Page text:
“This is very important to the Tribe because it will help to combat stereotypes,” Leno said. “The history of our peoples, who have lived in Oregon since time immemorial, is significant for all Oregonians and is usually ignored or poorly described in our schools. We appreciate the opportunity to work with the school district to educate more Oregonians about the histories, societies and cultures of Oregon’s Native peoples.”

Board Chairman Dr. Charles Martinez Jr. said the negotiations that the Grand Ronde Tribe and Banks School District went through to craft an agreement have set a high bar for future agreements that will come before the board for approval.

“This issue has been a ‘big’ issue,” Martinez said. “The board has been dealing with this issue since 2012, and at least a year before that there was analysis around this issue. Here we are, more than five years later. It has caused grief, pain, stress … I have had a 1,000 different emotions about this along the way. When the Legislature adopted the notion of an exemption, it was a crack in the armor of the board that was very distressing.

“ODE did a lot of work to craft a set of guidelines and rules that we could ultimately implement and when I look at this agreement, I can’t help but wonder whether or not this process that was established may in fact be better than what would have happened if the schools simply had banned the images because what you had to do to fulfill the spirit and requirements of these rules was extraordinary.

“I can only imagine the kind of learning that has already taken place at that district and the Tribe. … It is humbling to see the effects of this in terms of what it might mean for the students in the Banks School District.

“I know we are going to be facing other requests and all I can say is that the bar to me has been set really, really high in terms of the kind of work that we can hope for for districts and their Tribal partners.”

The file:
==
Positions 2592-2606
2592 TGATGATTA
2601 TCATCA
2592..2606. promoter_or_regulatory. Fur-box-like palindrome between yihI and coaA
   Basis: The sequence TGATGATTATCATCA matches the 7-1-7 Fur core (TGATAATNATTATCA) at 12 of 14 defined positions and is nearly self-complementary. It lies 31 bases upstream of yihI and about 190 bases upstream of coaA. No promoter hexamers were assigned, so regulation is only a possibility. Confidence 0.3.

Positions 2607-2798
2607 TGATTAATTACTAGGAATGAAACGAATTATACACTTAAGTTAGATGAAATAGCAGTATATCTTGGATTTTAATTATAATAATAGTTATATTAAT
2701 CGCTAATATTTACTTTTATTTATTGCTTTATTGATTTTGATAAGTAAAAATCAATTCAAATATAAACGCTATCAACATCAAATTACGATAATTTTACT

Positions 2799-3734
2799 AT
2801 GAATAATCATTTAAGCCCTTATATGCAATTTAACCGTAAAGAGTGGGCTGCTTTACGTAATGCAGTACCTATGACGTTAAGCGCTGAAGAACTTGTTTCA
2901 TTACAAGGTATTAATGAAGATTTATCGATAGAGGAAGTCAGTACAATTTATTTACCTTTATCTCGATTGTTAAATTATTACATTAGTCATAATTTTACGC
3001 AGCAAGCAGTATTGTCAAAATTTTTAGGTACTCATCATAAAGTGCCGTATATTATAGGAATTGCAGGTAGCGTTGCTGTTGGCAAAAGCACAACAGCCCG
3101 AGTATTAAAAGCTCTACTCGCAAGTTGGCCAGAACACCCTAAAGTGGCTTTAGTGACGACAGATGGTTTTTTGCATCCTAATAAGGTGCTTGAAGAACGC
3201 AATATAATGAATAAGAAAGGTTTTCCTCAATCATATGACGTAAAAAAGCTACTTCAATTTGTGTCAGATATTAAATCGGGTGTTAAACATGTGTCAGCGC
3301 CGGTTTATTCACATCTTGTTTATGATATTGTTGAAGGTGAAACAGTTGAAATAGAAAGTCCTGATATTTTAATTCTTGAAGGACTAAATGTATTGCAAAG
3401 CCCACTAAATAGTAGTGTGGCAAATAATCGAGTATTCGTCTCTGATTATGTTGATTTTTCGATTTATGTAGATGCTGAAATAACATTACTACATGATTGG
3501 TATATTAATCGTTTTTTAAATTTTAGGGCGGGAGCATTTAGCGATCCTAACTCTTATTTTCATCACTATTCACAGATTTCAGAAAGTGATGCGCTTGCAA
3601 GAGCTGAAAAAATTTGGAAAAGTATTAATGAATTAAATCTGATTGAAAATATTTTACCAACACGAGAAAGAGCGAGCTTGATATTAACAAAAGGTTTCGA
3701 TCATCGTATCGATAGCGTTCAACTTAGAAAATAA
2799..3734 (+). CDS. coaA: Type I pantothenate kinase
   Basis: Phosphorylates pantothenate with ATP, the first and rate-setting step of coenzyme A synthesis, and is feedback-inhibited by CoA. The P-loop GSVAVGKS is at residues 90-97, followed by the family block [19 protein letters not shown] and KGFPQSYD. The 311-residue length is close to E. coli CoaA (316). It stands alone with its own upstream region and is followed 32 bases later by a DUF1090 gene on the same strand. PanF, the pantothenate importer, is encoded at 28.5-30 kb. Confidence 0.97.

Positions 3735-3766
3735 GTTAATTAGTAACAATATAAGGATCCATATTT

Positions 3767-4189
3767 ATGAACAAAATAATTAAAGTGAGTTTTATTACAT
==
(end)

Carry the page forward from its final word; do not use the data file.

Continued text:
Banks, which is west of Portland off of Highway 26, is within the traditional homelands of the Tualatin Kalapuya, one of the myriad Tribes and bands that were forced to move to the Grand Ronde Reservation in the 1850s and confederate after signing treaties with the federal government.

Leo testified that the Banks School District has already removed its old mascot image from the gym floor, scoreboard and walls, and ordered sports uniforms that do not have imagery on them, among other efforts.

“I think this is a win for everybody,” Leno said. “I think there were people who truly believed, and we respect that, that they didn’t want these images used. There were people like us who believed we could work on the history and education side of it, but at the end of the day we were both all working to get rid of the bad imagery that was out there, and this type of agreement helped that happen.”

Public school districts that do not enter into an approved agreement with an Oregon Tribe before July 1 will be required to change their mascot. So far, only the Marcola School District northeast of Eugene has officially announced that it is abandoning its Native American mascot and nickname.

Hunt said that the Department of Education is expecting approximately seven more Native mascot agreements to come before the board in the next several months.

During the same meeting, the Board of Education held a first reading for the agreement between the Grand Ronde Tribe and Scappoose School District, which is seeking to retain its Indians mascot. Grand Ronde is also working with the Molalla River School District regarding its Indians mascot.